July 30, 2017 Comments Off on Heritage Press: Moriae Encomium or The Praise of Folly by Desiderius Erasmus (undated)
Moriae Encomium or The Praise of Folly by Desiderius Erasmus (undated)
Sandglass Number unknown
Artwork: Woodcuts by Franz Masereel
Introduced by Hendrik Willem Van Loon; translated by Harry Carter
Heritage Press exclusive; the LEC issued their own edition with Lynd Ward’s illustrations in the 14th Series, V. 4 in 1943
Click images for larger views.
Front Binding – We’re back after a week off to continue on discussing the few remaining books I have in my collection. And today’s…well, we have a lot to talk about with this book! But before we delve into the history of this edition and its origins, I think I’ll get the author/illustrator/design notes covered first.
Desiderius Erasmus only had this particular work of his published by the George Macy Company and its descendants, but it was printed twice. The LEC commissioned Lynd Ward to tackle the work in February 1943, and we have this Heritage exclusive that presumably followed featuring the talents of another woodcut specialist, Franz Maserell. This is likely the last of his jobs with Macy, as the others came in the 1930s: he was the illustrator for the infamous 1930 printing of Notre Dame de Paris, where Macy sent out in only paper wraps which did not go over well with many subscribers, who subsequently were offered the opportunity to have them rebound; Masereel also joined the many notable artists for the LEC Shakespeare, decorating Julius Caesar.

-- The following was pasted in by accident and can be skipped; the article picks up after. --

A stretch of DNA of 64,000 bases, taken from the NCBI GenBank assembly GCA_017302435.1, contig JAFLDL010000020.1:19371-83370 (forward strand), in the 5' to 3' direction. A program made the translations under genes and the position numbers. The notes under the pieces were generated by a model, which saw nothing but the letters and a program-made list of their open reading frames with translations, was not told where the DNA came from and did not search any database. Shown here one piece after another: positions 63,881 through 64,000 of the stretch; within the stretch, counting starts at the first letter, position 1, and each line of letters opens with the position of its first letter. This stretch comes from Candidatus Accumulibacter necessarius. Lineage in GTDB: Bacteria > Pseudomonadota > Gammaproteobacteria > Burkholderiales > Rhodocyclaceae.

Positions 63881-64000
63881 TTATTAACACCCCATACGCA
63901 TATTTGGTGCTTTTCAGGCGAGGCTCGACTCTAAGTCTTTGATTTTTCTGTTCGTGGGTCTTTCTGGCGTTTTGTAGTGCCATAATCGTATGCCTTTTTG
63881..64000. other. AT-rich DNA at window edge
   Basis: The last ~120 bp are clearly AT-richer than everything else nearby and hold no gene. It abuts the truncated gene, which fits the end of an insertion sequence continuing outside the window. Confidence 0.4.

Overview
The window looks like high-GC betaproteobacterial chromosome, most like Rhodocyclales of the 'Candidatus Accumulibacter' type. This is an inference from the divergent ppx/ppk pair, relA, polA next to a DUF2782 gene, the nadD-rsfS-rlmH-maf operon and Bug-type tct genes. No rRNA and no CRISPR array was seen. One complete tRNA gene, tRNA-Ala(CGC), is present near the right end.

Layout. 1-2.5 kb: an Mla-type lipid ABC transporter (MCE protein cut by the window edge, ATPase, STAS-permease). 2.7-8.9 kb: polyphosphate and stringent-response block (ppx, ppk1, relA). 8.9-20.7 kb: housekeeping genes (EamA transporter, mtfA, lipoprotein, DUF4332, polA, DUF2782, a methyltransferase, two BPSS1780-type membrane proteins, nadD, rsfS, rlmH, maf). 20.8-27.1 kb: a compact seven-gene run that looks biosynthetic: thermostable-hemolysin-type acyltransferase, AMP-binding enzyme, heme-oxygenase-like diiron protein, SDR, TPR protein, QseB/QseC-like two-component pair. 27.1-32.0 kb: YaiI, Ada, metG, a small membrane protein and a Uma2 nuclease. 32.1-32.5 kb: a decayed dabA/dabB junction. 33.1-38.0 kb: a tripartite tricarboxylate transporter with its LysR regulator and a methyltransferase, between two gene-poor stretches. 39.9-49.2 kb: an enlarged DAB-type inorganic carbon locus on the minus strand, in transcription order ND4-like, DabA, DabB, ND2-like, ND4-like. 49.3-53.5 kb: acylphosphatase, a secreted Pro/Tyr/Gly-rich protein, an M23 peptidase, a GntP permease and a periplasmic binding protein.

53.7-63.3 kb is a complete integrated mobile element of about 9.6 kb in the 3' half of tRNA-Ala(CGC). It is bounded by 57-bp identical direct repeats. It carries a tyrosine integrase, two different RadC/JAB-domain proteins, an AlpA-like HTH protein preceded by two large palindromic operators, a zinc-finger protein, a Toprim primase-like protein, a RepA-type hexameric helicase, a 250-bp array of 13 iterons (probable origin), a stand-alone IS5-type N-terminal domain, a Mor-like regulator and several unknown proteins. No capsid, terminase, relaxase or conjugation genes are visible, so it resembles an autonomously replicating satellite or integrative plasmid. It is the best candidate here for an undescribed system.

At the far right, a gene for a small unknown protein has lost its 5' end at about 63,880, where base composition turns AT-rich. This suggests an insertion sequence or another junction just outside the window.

Lastly, the book does have a colophon with some design commentary:
So now we can get into the meat of this post; the whirlwind production of this book and how it ended up as a Heritage Press title. I will also spin this off into its own post as it’s going to be a significant chunk of history that deserves its own space, but this book is central to the story so I want to keep it here. And before beginning, much thanks to Devotee BuzzBuzzard for sharing the monthly letter this all comes from.
So, in the fall of 1938, George Macy and his Directors determined the course for the LEC following the release of the massive Shakespeare set — a “Booklover’s Journey around the World” is how the letter describes it. Intended to begin in November 1940, Macy would have the most influential book of a particular country selected to be designed, published and illustrated by artisans within that very country. He clearly was enthused beyond words for this lofty project, and even though there were considerable challenges ahead (what with World War II about to explode, not to mention other logical difficulties of doing international correspondence in those pre-Internet years) he felt that now was the time to announce the proposal to the membership. And what a proposal it is!
Fourteen works were selected from fourteen countries for the initial prospectus. For simplicity’s sake, I will list these out:
- The Old Wives’ Tale by Arnold Bennett, England, printed by Oxford University Press, art by John Austen, introduced by Frank Swinnerton
- The Kalevala, Finland, printed by Tilghmann, art by Matti Visanti
- In Praise of Folly by Desiderius Erasmus, Holland, printed by Joh. Enschede en Zonen, art by Franz Masereel